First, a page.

Washington: Expressing concern over President Mohammed Mursi's decision to assume sweeping powers through a decree, the White House today said that the Egyptian government ought to reflect the will of the people.
"We have some concerns about the decisions and declarations that were announced on November 22nd, and those concerns reflect the concerns that many Egyptians have and that others in the international community have, because we've approached this transformation in Egypt with basic principles in mind, and that is we support democracy," White House Press Secretary Jay Carney told reporters.
"We believe that a government in Egypt ought to reflect the will of the people and we believe that the Egyptian people have to decide what that government will look like," Carney said.
However, the White House praised the role of the Egyptian President in the recent Gaza ceasefire between Israel and the Hamas.
"The President's interest was in working with the parties involved to help bring about a ceasefire, and President Mursi played a very constructive role in achieving that," Carney said.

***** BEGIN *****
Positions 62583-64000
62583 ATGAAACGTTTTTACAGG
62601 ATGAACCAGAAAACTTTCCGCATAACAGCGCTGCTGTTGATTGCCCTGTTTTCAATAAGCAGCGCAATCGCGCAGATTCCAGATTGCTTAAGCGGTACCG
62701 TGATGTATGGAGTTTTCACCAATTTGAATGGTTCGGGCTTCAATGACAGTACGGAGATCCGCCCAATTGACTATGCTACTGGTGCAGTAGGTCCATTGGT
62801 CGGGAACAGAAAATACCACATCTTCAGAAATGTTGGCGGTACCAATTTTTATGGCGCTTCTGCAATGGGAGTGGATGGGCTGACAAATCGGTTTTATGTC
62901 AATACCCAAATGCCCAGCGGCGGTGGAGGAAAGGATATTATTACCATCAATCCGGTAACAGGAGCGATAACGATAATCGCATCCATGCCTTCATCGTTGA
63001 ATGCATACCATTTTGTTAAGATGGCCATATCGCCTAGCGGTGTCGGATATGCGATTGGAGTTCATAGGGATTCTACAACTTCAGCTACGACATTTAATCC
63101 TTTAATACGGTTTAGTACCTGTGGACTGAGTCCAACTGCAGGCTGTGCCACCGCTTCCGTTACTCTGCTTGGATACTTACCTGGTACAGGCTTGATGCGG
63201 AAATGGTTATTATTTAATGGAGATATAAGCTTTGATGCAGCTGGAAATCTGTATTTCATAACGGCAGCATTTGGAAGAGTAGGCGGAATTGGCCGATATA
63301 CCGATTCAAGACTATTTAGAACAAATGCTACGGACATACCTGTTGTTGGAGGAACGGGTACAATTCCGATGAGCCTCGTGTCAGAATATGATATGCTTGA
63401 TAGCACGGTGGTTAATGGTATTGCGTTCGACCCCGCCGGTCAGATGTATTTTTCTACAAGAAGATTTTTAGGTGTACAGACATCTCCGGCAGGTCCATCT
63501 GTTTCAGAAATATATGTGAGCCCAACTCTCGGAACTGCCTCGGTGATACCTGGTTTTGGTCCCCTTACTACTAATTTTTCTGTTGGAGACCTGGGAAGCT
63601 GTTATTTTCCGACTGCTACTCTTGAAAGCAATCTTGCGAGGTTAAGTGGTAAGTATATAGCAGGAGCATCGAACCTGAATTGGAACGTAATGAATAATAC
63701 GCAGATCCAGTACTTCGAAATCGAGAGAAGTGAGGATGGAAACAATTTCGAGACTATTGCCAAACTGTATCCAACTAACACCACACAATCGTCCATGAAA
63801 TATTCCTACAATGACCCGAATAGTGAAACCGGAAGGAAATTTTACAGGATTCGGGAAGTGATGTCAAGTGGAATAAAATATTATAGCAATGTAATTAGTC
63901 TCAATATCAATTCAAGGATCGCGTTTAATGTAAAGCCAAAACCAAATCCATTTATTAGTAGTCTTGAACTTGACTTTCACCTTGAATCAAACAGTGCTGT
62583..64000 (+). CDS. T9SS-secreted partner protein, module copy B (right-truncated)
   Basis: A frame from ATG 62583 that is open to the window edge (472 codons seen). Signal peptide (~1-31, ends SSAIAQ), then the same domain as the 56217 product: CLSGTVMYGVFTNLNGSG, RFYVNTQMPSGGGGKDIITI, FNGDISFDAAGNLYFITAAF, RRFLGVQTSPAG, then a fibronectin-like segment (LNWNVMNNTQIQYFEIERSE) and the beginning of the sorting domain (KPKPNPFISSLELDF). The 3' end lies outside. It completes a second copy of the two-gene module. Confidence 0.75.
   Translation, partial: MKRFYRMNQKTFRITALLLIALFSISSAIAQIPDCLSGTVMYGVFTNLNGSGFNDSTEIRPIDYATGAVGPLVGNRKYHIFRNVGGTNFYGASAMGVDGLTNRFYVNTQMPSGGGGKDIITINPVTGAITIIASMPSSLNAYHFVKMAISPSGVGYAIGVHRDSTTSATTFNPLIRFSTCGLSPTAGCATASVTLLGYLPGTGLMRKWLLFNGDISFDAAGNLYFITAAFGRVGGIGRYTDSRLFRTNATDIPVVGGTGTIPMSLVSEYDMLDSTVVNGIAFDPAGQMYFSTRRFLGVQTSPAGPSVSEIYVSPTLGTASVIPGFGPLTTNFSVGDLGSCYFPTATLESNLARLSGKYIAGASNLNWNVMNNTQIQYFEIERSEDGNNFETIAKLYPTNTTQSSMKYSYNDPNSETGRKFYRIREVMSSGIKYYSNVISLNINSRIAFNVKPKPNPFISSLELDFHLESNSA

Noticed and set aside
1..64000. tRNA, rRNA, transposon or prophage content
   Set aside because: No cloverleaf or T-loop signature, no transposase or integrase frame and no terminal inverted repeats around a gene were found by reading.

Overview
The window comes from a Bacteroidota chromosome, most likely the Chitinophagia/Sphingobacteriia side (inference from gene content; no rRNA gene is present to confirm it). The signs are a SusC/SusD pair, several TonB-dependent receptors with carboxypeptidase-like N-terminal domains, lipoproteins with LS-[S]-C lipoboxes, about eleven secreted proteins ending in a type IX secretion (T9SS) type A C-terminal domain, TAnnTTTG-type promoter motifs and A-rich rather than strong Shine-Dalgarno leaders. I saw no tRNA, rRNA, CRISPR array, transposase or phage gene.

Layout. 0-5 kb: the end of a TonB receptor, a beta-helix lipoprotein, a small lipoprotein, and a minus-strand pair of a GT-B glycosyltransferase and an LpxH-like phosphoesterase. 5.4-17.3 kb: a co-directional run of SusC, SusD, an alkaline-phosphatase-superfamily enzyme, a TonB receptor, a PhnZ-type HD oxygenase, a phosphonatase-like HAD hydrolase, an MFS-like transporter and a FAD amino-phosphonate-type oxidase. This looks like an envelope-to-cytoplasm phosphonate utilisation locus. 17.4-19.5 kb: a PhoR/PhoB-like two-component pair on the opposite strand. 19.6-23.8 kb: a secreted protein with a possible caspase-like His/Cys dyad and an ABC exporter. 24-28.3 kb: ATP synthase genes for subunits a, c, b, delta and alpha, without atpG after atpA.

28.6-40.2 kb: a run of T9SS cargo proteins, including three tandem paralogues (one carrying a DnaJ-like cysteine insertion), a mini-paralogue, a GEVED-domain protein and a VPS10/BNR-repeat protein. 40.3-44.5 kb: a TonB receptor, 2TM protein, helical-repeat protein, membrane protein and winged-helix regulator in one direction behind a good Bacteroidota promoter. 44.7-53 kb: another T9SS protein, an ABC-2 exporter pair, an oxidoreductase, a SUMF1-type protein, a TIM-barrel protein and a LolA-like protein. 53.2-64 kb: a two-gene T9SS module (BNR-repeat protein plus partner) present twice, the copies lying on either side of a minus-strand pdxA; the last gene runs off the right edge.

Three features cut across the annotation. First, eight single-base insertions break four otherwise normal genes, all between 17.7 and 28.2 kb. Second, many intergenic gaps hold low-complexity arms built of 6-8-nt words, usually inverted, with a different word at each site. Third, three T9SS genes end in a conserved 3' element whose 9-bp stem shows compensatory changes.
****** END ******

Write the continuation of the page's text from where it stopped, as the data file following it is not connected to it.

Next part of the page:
"We have expressed and raised concerns about the decisions and declarations of November 22nd, and we'll continue to do that as appropriate," he said.
"Our interest in the development and transition to democracy in Egypt is one that reflects what the Egyptian people demanded through the revolution and continue to demand, which is a government that reflects the will of the people. We will continue to work towards that goal because it reflects what the Egyptian people want," the White House Press Secretary said.
Carney said one of the aspirations of the Egyptian revolution was to ensure that power would not be overly concentrated in the hands of any one person or institution.
"The US supports Egypt's democratic transition, consistent with Egypt's international commitments and the democratic principles that Egyptians fought so hard to secure. Democracy depends on strong institutions and the important checks and balances that provide accountability," he noted.